(a) to a holder there of who cancelles such acceptor's or indorser's same with intent to discharge him, and to all parties claiming under such holder;
(b) to a holder there of who otherwise discharges such maker, acceptor or indorser, and to all parties deriving title under such holder after notice of such discharge;
(c) to all parties there to, if the instrument is payable to bearer, or has been indorsed in blank, and such maker, acceptor or indorser makes payment in due course of the amount due thereon.
It was held by the Full Bench of the Madras High Court in Sivagurunath's case AIR 1941 Mad 4 that the Court cannot look into the surrounding circumstances when deciding whether the maker of a promissory note has executed it as the agent or the representative of another and that it is the instrument alone which has to be looked at.
7. Section 8 of the Act came up for consideration in Rishabkumar's case AIR 1040 Lah 21, where in, Hidayatullah, J., as he then was, observed as under:
In our opinion the true position is that a stranger to a negotiable instrument be he the undisclosed principal of the drawer or the payee has, in himself, no position in the eye of law, even though the person named in the instrument be his benamidar. The entire scheme of the Negotiable Instruments Act is to close the persons named in the instrument with rights and it is not open to the parties to an instrument (and more so strangers) to show that a person named there in is not the principal but another not so named.
(Italics is mine)
8. It was observed in Janki Das v. Sir Kishan Prashad AIR 1918 PC 146 as follows:
The statement, to which reference has been made, which appears on page 99 of Messrs. Iyengar and Adiga's book on negotiable instruments, that 'outside evidence is a inadmissible on any person as a principal party unless his the principal party's name is in some way disclosed in the instrument itself, 'is not in itself an adequate statement of the law. It is not sufficient that the principal's name should be 'in some way disclosed, it must be disclosed in such a way that on any fair interpretation of the instrument his name is the real name of the person liable upon the bills.
Their Lordships attention was directed to Sections 26, 27 and 28 of the Negotiable Instruments Act of 1881, and the terms of these sections were contrasted with the corresponding provisions of the English statute. It is unnecessary in this connection to decide whether their effect is identical. It is sufficient to say that sections contain nothing inconsistent with the principles already enuciated and nothing to support the contention, which is contrary to all established rules, that in an action on a bill of exchange or promissory note against a person whose name properly appears as party to the instrument, it is open either by way claim or defence to show that the signatory was in reality acting for an undisclosed principal.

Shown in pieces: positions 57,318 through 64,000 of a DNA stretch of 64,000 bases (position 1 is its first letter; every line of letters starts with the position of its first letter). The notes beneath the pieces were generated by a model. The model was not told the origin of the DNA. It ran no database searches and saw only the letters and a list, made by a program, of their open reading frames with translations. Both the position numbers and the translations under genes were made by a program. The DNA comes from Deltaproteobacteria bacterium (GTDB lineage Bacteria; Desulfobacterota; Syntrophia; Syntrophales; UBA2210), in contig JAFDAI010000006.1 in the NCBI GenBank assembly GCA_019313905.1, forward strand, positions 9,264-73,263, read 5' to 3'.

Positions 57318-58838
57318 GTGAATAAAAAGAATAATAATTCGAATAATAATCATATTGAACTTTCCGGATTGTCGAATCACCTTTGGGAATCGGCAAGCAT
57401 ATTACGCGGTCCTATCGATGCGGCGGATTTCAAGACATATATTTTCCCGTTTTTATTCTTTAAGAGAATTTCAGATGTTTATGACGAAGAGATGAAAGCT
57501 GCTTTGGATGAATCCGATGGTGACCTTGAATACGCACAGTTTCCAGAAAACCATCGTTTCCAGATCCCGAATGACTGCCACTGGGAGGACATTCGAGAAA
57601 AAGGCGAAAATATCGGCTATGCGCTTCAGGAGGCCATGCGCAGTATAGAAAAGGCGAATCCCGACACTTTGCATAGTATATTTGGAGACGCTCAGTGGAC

While dealing with Sections 27, 37 and 118 of the Act, Bhandari, J., as he then was, in Hiralal's case 1067 RLW 383 observed as under:
A negotiable instrument possesses certain characteristics, the primary characteristic being that it is negotiable.
It is, therefore, clear that in a suit based on negotiable instrument, it is not open to either side to show that they acted benami through others. Benami transactions are not recognised in connection with negotiable instruments.
9. The defendant has denied the execution of the pronote in favour of the plaintiff. In para 2 of the plaint, the plaintiff has specifically stated that after borrowing Rs. 3000/- and agreeing to pay interest at the rate of 1 percent per mensem, the defendant signed pronote on March 13, 1963 in favour of the plaintiff. The defendant in reply to para 2 of the plaint has contended that para 2 of the plaint is wrong. The relevant para 2 is as under:
o rks ;g ckr Lohdkj gS fd eqo izfroknh us oknh ls 13&6&63 dks rhu gtkj :Ik;s ysdj dksbZ izksfetjh uksV fy;k gS vFkok nL[kr fd;k gS A
The promissory note stands in the name of the plaintiff. In view of Section 82(c) of the Act, the defendant cannot raise the plea, which he has raised in para 2 of the additional pleas of the written statement regarding discharge. In para 3 of the written statement, the defendant has raised a plea of benami transaction which is not recognised under the Act.
10. The expression 'order which may tend to prejudice, embarrass or. delay the fair trial' came up for examination in Abdul Rahim v. Md. Azimuddin : AIR1965Pat156 in a case relating to inconsistent defences on contradictory facts. While considering the provisions of Order VI, Rule 16 and Order VIII, Rule 7, C.P.C., it was observed by H. Mahapatra, J., with whom A.B.N. Sinha, J. agreed, as under: